ORANGEBURG, S.C. – Two engineers for the price of one. That’s the benefit of a new academic major at South Carolina State University.
The College of Science, Technology, Engineering, Mathematics and Transportation (STEM-T) has launched a degree program in mechatronics engineering, a discipline that merges mechanical engineering and electrical engineering.
“Now industries are looking for engineering graduates who have background in both areas,” said Dr. Hasanul A. Basher, professor and chairman of SC State’s Department of Engineering Technology. “There is no industry where mechanical is needed but not electrical or where electrical is needed but not mechanical.”
The field also includes advanced control systems to design, build and operate smart systems and processes. Basher said modern mechatronics may integrate elements of aviation, artificial intelligence, telecommunications, and cybersecurity.
Mechatronics engineers work on the design, testing and manufacturing of smart systems in areas such as robotics, medical and assistive technology, human-machine interaction, manufacturing, and unmanned aerial and ground vehicles.
The U.S. Department of Labor has deemed mechatronics an emerging growth area for new jobs. Skills students acquire in SC State’s program will be valuable to employers from a variety of industrial sectors, including aerospace, automotive, manufacturing, communications, defense, electronics and healthcare.
Noting the presence of such major manufacturers as Boeing, Volvo and BMW in South Carolina, Basher said an SC State mechatronics graduate will be extremely marketable in the region and beyond.
“They need this kind of engineer. It’s also cost effective, especially for small companies. Rather than hiring an electrical engineer and a mechanical engineer, they can hire one mechatronics engineer,” Basher said.
Mechatronics originally was conceived as a combination of mechanics and electronics in the late 1960s but has continued to evolve and grow ever since. Basher said there has been a dramatic increase in mechatronics education at the university level across the globe in the last decade, but the U.S. is behind the curve.
Few universities in this country offer a Bachelor of Science degree in mechatronics, and SC State is the first in the state of South Carolina.
“Japan is way ahead on this – started a long time ago,” Basher said. “Now Europe is far ahead of us, as well. I am originally from Bangladesh, a very small country, and they have it.”
To prepare the mechatronics proposal, which received approval this spring, Basher and colleagues visited other institutions and outlined a curriculum. In addition to SC State’s core curriculum and the College of STEM-T’s exiting coursework, he outlined 22 new courses.
Even before the mechatronics program received approval, Basher was recruiting students. Omar Shaheed, a rising SC State senior from Moncks Corner, South Carolina, was in high school when he visited the campus and learned about mechatronic from Basher.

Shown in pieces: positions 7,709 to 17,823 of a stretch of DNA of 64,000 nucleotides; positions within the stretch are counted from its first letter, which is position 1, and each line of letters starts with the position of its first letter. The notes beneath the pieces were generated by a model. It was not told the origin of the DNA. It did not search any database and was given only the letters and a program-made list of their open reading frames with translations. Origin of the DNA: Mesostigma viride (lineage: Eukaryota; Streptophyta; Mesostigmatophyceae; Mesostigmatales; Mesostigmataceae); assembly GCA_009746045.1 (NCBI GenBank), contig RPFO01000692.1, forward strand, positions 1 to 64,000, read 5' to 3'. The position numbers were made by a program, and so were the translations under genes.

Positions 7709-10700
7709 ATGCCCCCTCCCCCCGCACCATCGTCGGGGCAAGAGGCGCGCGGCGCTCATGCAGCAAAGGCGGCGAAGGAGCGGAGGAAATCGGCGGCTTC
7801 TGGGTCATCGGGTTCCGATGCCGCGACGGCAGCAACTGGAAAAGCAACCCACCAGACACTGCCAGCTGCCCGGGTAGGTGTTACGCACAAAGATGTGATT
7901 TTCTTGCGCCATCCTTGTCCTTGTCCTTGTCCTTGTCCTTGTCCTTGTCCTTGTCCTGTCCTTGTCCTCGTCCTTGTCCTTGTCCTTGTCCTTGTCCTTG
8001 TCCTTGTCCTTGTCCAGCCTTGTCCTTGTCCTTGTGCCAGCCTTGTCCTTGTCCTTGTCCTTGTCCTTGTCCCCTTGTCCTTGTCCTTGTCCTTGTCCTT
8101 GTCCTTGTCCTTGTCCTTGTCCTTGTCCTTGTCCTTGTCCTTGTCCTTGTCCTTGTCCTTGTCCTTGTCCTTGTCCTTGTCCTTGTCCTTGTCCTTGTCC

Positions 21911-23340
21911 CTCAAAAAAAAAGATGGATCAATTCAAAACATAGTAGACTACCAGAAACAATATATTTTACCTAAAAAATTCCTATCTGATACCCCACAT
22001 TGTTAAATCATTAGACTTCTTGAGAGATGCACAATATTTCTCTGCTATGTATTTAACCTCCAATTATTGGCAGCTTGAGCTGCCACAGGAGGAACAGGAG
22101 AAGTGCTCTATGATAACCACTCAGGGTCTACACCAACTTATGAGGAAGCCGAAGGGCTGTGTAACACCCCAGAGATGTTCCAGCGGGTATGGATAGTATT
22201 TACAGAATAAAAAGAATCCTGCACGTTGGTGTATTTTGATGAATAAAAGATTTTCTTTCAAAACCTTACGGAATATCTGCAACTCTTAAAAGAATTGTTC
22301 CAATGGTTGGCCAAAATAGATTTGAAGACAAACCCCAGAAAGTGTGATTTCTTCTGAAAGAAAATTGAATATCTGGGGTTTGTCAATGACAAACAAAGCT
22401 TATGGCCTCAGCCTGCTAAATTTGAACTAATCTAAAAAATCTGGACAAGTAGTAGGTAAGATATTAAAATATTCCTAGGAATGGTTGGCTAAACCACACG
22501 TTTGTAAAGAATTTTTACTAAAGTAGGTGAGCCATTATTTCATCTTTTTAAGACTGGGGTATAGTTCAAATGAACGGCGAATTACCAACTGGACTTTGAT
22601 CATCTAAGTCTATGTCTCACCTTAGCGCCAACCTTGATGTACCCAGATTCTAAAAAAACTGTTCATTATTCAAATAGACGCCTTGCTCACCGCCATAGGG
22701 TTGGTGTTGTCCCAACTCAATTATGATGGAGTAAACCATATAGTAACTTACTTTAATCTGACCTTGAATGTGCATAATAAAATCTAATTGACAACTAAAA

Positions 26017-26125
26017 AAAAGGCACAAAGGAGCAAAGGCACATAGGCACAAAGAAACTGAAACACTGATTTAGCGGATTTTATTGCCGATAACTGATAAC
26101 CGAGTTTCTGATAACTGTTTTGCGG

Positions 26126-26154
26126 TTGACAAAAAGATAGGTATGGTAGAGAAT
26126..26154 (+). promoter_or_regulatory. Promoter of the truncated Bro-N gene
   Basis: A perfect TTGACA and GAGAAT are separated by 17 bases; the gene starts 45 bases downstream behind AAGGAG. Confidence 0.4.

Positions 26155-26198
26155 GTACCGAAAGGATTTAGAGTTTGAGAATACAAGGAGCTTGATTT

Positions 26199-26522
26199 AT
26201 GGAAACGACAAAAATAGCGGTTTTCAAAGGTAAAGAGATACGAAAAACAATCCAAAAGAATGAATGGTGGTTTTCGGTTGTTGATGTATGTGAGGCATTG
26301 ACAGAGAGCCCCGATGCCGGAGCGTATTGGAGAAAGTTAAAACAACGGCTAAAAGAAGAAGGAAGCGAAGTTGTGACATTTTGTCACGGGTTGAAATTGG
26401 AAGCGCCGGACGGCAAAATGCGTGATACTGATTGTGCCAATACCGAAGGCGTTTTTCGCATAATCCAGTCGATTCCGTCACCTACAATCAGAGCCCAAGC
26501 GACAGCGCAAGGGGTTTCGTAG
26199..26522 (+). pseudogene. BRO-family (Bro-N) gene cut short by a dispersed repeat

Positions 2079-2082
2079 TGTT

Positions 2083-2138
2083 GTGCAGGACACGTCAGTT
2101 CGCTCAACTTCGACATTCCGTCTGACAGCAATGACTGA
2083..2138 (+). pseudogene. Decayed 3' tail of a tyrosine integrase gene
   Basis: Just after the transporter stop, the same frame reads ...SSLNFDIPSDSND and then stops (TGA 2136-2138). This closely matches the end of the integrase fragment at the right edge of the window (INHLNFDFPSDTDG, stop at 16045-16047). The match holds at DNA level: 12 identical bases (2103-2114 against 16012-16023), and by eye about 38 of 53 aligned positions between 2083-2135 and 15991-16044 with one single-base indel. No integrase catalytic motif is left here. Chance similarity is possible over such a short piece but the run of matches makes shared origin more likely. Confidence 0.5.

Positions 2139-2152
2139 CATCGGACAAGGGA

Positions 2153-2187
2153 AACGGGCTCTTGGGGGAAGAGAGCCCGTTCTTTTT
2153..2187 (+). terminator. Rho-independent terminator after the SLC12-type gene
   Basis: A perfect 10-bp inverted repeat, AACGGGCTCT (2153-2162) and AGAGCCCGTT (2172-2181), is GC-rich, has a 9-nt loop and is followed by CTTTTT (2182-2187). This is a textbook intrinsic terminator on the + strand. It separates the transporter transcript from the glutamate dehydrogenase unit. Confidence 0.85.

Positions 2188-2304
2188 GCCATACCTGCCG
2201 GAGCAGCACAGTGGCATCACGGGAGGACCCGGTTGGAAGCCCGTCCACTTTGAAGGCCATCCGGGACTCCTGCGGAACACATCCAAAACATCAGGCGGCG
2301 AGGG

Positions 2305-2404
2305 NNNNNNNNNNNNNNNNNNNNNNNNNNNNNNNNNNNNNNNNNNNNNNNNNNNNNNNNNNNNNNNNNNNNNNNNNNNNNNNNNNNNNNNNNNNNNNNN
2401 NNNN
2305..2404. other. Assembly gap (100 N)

“It was new. It was different,” Shaheed said. “I wanted to see what it was about.”
So, Shaheed enrolled at SC State as an electrical engineering technology major and got his core and prerequisites under his belt before switching his major to mechatronics engineering.
“I’m learning a lot about how electricity works and how to understand what you are seeing,” he said, adding that he will be excited to start mechatronics lab coursework next school year to apply theory to hands-on projects.
Shaheed already has benefitted from some real-world experience in engineering, as he completed summer internships at Savannah Nuclear River Site and Boeing.
“The internships allowed me to see where I am in my education and how everything falls into place,” Shaheed said. “It gave me an idea of what I am learning in class and how that applies to the real world.”
Shaheed was one of the first six SC State students to selected mechatronics as a major. Basher expects the program to grow swiftly, and the university will need additional faculty to meet the demand and teach the new courses. He and his colleagues in the College of STEM-T have taken on additional courseloads to accommodate the program.
Basher predicts that at some point, mechatronics will dominate the manufacturing landscape because it includes essential components that will enable all industries to manufacture faster and better.
“This is the future for many, many companies, and South Carolina State will be among the first to offer them the kind of engineers they need,” Basher said.
For more information about SC State’s mechatronics engineering degree, contact Dr. Hasanul A. Basher at firstname.lastname@example.org or 803-536-8474. To apply for admission to SC State, visit the Admissions page on the university’s website at www.scsu.edu/admissions.
Director of University Relations
South Carolina State University
About South Carolina State University
Founded in 1896 as a land grant institution with a mission of providing service to the citizens of the state, South Carolina State University has evolved from a small teachers’ college into a major University center of learning and research. Located in Orangeburg, S.C., South Carolina State offers more than 50 different fields of study on the undergraduate and graduate levels. South Carolina State University is accredited by the Southern Association of Colleges and Schools and is a member of the Council of Graduate Schools.